Forty-seven percent of Columbus residents who participated in a recent survey believe the Government Center should be preserved and maintained, according to results released Monday.
Thirty-nine percent said it shouldn’t be kept, and 50 percent said they would prefer a judicial complex that’s separate from government and city services.
When asked if the building is “an important icon or symbol of Columbus, Georgia,” 49 percent said “yes”, 37 percent said “no.”
The online survey was conducted by the Mayor’s Commission on the New Government Center and Judicial Building, which has been meeting since January to study the possibility of replacing the facility on 10th Street.
On Monday, David Helmick - who sits on the 23-member commission - presented the results at a meeting held in a Government Center conference room.
He said more than 1,500 people participated in the survey, answering 24 questions. Respondents also left thousands of comments.
About 51 percent of the respondents said they visited the Government Center frequently or several times a year. Some were employees.
Nearly 50 percent had visited the center in the past five years for judicial purposes, 35 percent for city licenses, taxes and code, and 37 percent for other city administrative services or business.
About 51 percent said they were somewhat or very dissatisfied with parking, 44 percent said they were dissatisfied with the construction, design and layout of the Government Center. About 51 percent said they were somewhat dissatisfied or very dissatisfied with elevators, stairwells, restrooms, hallways.
When asked how satisfied they were with security screening at the Government Center, about 55 percent said they were very or somewhat satisfied, while only about 22 percent said they were somewhat or very dissatisfied.
That surprised some in the room who had been hearing from the Sheriff’s Office that security issues at the building are a major concern.
“This question along with many of the other questions, it really helped to read into the comments and see what the citizens were thinking when they looked at these questions and answered them,” Helmick said. “The commentators were happy with the Sheriff’s Office... But one thing they were not happy about - and really throughout the survey - people complained about the entryway and the way the entryway is set up, and they felt it’s not being used for its intended purpose,. It’s kind of like a loading dock that’s being used as a screening area, and the citizens just didn’t like it.”
He said several citizens said they wanted to use “the front door” and a larger entrance that didn’t get as bottle-necked when there’s a jury trial and people coming in for court.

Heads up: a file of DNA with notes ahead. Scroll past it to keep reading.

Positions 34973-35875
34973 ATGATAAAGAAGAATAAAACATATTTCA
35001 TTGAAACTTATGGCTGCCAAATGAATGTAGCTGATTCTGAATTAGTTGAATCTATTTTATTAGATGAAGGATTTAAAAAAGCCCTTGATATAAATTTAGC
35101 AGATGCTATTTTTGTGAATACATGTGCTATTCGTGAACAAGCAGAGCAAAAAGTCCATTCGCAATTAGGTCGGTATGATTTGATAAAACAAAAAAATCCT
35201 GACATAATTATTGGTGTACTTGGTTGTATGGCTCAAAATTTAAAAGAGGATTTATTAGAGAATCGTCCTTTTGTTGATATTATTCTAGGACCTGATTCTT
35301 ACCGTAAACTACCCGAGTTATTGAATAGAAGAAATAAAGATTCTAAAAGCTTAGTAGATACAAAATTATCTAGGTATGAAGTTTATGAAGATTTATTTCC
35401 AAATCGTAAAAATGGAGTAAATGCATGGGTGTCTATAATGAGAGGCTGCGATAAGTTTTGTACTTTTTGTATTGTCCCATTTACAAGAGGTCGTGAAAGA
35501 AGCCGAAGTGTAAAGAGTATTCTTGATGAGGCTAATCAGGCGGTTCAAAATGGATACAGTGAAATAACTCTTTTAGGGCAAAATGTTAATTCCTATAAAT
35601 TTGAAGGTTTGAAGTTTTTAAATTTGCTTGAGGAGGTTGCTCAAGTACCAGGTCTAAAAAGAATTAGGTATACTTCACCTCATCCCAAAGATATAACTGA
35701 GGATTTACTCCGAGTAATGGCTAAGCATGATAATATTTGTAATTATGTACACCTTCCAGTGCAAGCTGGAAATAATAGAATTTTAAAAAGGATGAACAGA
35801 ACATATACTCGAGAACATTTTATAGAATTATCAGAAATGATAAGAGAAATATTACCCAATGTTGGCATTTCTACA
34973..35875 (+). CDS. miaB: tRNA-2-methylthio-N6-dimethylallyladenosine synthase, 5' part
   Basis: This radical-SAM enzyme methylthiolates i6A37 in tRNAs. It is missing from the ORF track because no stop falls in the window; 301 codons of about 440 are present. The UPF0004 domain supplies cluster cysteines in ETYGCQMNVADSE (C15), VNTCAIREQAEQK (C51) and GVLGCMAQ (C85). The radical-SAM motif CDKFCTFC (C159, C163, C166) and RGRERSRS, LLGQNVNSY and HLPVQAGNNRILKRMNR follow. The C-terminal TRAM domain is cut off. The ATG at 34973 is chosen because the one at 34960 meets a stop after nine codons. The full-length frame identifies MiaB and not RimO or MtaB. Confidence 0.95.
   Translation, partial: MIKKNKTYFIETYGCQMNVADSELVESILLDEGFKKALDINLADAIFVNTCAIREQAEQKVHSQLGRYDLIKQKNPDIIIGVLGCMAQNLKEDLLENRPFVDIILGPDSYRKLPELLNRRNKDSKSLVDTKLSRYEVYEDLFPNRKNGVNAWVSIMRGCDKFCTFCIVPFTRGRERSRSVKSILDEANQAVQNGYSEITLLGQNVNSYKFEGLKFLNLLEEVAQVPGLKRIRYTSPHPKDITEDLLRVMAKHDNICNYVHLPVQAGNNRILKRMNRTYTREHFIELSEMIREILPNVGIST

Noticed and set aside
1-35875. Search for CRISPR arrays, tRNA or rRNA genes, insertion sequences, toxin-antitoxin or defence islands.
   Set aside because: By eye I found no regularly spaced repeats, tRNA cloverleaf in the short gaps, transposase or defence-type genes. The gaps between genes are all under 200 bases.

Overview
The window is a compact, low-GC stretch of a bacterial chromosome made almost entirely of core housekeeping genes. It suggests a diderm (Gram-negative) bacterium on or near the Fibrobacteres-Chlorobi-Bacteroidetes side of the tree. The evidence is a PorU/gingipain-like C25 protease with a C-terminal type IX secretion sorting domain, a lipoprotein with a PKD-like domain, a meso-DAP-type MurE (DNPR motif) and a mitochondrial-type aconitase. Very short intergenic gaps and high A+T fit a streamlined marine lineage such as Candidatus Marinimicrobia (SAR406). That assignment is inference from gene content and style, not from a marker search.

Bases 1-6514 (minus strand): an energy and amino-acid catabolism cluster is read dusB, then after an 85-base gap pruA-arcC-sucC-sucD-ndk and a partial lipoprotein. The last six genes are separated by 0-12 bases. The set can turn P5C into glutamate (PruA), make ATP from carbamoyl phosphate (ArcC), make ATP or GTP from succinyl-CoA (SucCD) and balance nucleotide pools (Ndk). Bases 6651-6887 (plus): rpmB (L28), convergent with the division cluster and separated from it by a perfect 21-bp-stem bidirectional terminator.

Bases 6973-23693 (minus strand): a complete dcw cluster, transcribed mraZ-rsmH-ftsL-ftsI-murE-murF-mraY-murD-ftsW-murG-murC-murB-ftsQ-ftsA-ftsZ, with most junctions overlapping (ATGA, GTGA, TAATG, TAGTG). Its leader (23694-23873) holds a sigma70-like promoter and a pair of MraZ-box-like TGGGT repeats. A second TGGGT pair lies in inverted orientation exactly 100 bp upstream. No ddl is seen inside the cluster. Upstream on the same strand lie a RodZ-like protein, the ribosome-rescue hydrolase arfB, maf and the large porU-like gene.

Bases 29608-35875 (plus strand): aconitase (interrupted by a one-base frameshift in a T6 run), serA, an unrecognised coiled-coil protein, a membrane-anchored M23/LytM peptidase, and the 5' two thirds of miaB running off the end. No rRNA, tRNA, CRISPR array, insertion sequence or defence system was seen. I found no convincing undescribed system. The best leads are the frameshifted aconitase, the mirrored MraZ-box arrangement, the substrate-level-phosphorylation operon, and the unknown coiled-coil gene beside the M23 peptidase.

When asked how satisfied they were with their sense of security and safety at the Government Center, 61 percent said they were very or somewhat satisfied, 20 percent were somewhat or very dissatisfied.
Mayor Teresa Tomlinson said looking at some comments it was clear some people didn’t want to insult the Sheriff’s Office.
“It was almost like despite the limitations they may have, the Sheriff’s Office does a really good job,” she said. “So they really didn’t answer about what we were trying to get to, which is: ‘Do you perceive these limitations that the Sheriff’s Office is dealing with?’”
Later in the meeting, Tomlinson compared the results to a second survey taken by members of the commission, which consists of local city officials, judges, ministers, business representatives, nonprofit administrators and concerned citizens. In that survey, 50 percent of commission members said the Government Center should be torn down, 35 percent said the building should be kept with only major systems and structural renovations, 15 percent said it should be kept and completely gutted for a wall-to-wall renovation. About 90 percent of commission members said government and judicial branches should be located in different buildings.
Tomlinson said there were a couple of incidents that may have skewed the results slightly and her office is looking into what impact they may have had on the results.
“It was just two things, both innocent, but it’s the kind of thing that might affect a survey,” she said. “I’m not sure it did, though, because it was almost when the survey was over.”
Tomlinson said the first occurred when Historic Columbus, which is represented on the commission, took a formal position to preserve the building. She said that was fine until the organization sent out an email to all of its members with a link to the survey telling them to vote in a particular way.
In addition to the email, Historic Columbus also sent a press release to the Ledger-Enquirer about its stance on the issue, and the story ran with a link to the survey, she said.
Tomlinson said her office printed out a copy of the results at that point so results can be analyzed for data bias. She said the results from both the public and commission surveys will be included in a report that the commission will present to Council in the fall.
She gave a hypothetical example: “... If we’ve got 150 responses after that date, and 145 of them said, ‘Don’t tear down the building, then that’s probably some data bias. And what we will do is note that. We won’t change the survey results. ... But we’ll note that there’s a 90 percent survey bias with 150 votes.”
Tomlinson said she would seek help from a statistician from CSU to help address the issue.
On Wednesday, the commission will open the building to the public, conducting tours at 5:30 p.m., 6 p.m. and 6:30 p.m. Each tour will involve a 30 minute walk through of the existing building, with tour guides highlighting problems such as piping corrosion and security concerns.
To access the survey, minutes and other documents from commission meetings, go to http://bit.ly/2v1WmxK.